Top 10 all-purpose laptops

These general-purpose laptops are built to go and can do it all, making a great choice for most notebook users

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Toshiba Satellite U505-S2940
Satellite U505-S2940 Review, by John Marrin, PC World September 9, 2009



CPU: Core 2 Duo T7350; CPU speed: 2000MHz; Display size: 13.3 inches; Hard drive size: 400GB; WorldBench 6 rating: Good

Excellent keyboard and function buttons
Good battery life

Bulky battery sticks out from main body

Bottom Line: A solid choice for general computing and entertainment if you don't need the slimmest (or lightest) travel mate.

Toshiba's latest addition to the Satellite laptop line, the U505 S2940, isn't just a good-looking notebook, it also has some excellent design features that will please anyone needing a portable for general computing and entertainment. Coming in under $1000 (our review unit sells for $949 as of 9/1/09), the U505 offers just enough juice for multitasking without feeling cramped. On the other hand, at 5.6 pounds, it's a bit heavier than other notebooks with a 13.3-inch screen.

The glossy screen can make for tricky viewing in some lighting conditions, but the machine's powerful brightness, contrast, and color controls offset such issues. Overall, it's a good-looking and easy-to-read screen at it's native resolution of 1280 by 800 pixels. The default color settings were excellent to begin with, but with a few necessary adjustments, videophiles can get the right color balance. For external video output, the U505 has both a VGA port and an HDMI video-audio output for hi-def graphics.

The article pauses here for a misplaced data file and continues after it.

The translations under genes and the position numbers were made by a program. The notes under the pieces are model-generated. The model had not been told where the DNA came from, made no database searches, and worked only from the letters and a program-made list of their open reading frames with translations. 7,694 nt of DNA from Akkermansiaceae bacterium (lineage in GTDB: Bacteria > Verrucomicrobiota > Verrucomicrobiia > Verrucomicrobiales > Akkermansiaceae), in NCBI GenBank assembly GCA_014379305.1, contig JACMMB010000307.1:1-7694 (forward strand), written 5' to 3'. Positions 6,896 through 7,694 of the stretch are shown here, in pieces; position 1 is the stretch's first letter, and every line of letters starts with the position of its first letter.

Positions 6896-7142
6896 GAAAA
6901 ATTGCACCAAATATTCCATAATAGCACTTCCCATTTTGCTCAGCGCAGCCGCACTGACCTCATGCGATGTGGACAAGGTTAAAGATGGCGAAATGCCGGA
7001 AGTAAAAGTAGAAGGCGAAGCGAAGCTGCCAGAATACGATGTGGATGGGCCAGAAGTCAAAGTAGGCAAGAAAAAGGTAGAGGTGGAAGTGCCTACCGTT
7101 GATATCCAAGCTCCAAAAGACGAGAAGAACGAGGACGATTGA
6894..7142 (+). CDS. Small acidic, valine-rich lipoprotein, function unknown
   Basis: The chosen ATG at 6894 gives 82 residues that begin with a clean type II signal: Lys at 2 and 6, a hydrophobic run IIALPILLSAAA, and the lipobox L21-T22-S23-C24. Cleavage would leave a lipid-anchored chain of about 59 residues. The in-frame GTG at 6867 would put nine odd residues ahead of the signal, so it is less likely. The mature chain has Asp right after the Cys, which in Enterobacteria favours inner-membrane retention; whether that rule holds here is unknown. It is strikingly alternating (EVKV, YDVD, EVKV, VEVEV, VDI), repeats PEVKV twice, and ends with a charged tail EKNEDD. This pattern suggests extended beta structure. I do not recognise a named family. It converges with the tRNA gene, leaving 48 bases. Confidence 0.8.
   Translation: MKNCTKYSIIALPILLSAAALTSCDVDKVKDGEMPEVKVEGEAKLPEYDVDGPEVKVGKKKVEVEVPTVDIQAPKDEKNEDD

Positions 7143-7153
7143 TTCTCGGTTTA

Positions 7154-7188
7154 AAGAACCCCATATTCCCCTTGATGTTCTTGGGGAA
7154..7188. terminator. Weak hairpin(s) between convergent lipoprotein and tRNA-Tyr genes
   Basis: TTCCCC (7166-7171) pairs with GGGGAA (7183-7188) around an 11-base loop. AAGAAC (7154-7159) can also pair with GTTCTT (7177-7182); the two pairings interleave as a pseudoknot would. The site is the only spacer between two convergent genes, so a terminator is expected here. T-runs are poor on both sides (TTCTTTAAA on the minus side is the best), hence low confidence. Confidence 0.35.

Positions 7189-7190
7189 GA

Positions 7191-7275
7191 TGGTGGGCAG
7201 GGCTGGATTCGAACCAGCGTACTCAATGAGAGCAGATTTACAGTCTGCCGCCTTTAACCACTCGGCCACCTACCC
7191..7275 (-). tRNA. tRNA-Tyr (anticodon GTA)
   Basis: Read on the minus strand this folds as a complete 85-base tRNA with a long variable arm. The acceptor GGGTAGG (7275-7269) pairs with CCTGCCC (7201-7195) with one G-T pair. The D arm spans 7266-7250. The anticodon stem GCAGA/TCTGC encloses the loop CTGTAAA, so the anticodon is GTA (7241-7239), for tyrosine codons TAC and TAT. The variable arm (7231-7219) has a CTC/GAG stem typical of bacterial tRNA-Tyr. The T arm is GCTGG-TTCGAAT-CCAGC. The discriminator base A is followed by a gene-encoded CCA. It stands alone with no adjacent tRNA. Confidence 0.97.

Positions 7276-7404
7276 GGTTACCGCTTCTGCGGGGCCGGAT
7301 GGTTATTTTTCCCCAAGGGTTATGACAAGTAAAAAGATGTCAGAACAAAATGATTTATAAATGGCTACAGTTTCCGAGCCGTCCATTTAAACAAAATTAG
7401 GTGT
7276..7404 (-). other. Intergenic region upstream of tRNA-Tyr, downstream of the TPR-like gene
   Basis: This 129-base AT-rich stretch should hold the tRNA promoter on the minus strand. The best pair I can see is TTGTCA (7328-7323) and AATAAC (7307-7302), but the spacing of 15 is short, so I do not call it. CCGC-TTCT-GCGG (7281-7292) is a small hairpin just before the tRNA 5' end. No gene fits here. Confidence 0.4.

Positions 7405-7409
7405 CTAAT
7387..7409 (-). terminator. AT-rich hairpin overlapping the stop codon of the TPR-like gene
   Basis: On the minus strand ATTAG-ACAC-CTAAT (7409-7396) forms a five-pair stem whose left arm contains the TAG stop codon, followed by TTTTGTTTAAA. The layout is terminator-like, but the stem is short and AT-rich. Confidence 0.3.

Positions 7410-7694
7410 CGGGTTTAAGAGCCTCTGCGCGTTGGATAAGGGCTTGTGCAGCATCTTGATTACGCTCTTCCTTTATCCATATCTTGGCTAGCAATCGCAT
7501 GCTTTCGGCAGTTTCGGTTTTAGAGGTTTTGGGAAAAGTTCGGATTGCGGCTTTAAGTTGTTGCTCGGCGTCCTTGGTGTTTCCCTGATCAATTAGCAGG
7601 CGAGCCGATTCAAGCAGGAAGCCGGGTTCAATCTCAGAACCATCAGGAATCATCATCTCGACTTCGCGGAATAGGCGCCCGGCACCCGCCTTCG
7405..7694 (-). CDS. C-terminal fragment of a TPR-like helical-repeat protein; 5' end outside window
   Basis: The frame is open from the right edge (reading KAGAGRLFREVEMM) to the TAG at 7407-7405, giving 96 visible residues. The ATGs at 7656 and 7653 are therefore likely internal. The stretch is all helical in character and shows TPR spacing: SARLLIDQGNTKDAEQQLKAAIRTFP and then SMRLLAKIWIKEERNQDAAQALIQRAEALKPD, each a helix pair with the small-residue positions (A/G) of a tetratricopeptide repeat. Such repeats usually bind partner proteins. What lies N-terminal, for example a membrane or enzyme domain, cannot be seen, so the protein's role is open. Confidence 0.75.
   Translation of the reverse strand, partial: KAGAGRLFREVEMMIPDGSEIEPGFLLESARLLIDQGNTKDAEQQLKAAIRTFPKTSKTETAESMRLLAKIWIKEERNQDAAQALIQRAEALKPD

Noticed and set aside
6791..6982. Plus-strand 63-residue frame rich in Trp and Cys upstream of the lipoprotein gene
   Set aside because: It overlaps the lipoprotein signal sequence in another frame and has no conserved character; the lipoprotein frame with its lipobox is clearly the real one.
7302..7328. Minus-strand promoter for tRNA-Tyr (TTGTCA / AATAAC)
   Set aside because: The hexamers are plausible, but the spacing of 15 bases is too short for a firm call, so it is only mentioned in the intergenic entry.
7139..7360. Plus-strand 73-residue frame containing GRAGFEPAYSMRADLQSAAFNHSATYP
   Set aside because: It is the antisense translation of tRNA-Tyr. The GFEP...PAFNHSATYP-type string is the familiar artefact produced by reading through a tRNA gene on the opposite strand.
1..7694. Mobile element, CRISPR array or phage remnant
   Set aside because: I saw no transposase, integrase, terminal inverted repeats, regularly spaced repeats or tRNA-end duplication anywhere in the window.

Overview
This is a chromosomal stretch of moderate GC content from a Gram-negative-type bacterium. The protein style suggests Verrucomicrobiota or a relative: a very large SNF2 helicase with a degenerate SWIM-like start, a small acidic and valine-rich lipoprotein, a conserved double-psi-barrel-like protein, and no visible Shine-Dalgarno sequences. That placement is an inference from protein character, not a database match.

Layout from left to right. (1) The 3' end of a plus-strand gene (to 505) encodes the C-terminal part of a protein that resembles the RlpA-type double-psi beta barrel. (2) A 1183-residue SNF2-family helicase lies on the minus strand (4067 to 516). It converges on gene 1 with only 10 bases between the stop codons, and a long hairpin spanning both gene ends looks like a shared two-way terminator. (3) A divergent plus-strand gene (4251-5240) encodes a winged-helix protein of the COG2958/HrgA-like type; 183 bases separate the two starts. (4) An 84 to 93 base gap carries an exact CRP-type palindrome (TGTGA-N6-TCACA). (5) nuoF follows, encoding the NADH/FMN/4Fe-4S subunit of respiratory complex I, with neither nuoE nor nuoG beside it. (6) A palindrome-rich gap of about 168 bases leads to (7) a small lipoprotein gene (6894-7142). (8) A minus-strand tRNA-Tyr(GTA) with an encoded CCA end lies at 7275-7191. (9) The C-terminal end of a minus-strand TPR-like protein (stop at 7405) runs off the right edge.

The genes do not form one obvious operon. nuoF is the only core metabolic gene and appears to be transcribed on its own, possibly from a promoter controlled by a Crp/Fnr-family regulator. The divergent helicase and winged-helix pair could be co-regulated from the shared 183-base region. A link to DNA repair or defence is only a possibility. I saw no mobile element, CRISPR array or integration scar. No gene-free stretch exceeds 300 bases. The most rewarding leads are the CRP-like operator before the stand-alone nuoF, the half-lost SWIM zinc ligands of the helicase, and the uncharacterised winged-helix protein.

With a balanced selection of ports, the U505 isn't just an office companion; it's also a good media system. While the U505 series comes sans Blu-ray, it's still a capable and convenient entertainer. In our testing, we did have to further adjust the video and audio settings to optimize home theater performance, but, once set, it performed well. Computing screens were razor-sharp on HDTVs, and DVDs had good video quality with acceptable black levels.

The U505's built-in speakers are acceptably loud and generally clear, but we heard some clipping on deep bass, plus distortion in mids and highs. Even so, Toshiba continues to consistently deliver some of the better audio in notebooks--just don't expect what you get in Toshiba's more expensive efforts. While we don't recommend pushing the U505 too hard on its default audio settings, we found that adjusting the Dolby software did add much-needed punch and better clarity while balancing the audio spectrum. Of course, connecting to a full home theater system amplifier and speaker system, or using a quality pair of headphones, will eliminate these shortcomings.

If there is any knock on the U505's design, it's that the 8500-mAh lithium ion battery juts out from the bottom of the chassis and adds awkward bulk. It does, however, tilt the keyboard and screen toward you when using the laptop on a table or desk, and the space provides a good deal of ventilation. It's a tradeoff, but if you want a slim laptop that packs neatly in a cramped briefcase, you might want to pass on this model. On the upside, you get stellar battery life:The U505 ran for 6 hours, 49 minutes in our battery tests, bested in its class only by the Acer TravelMate 6293.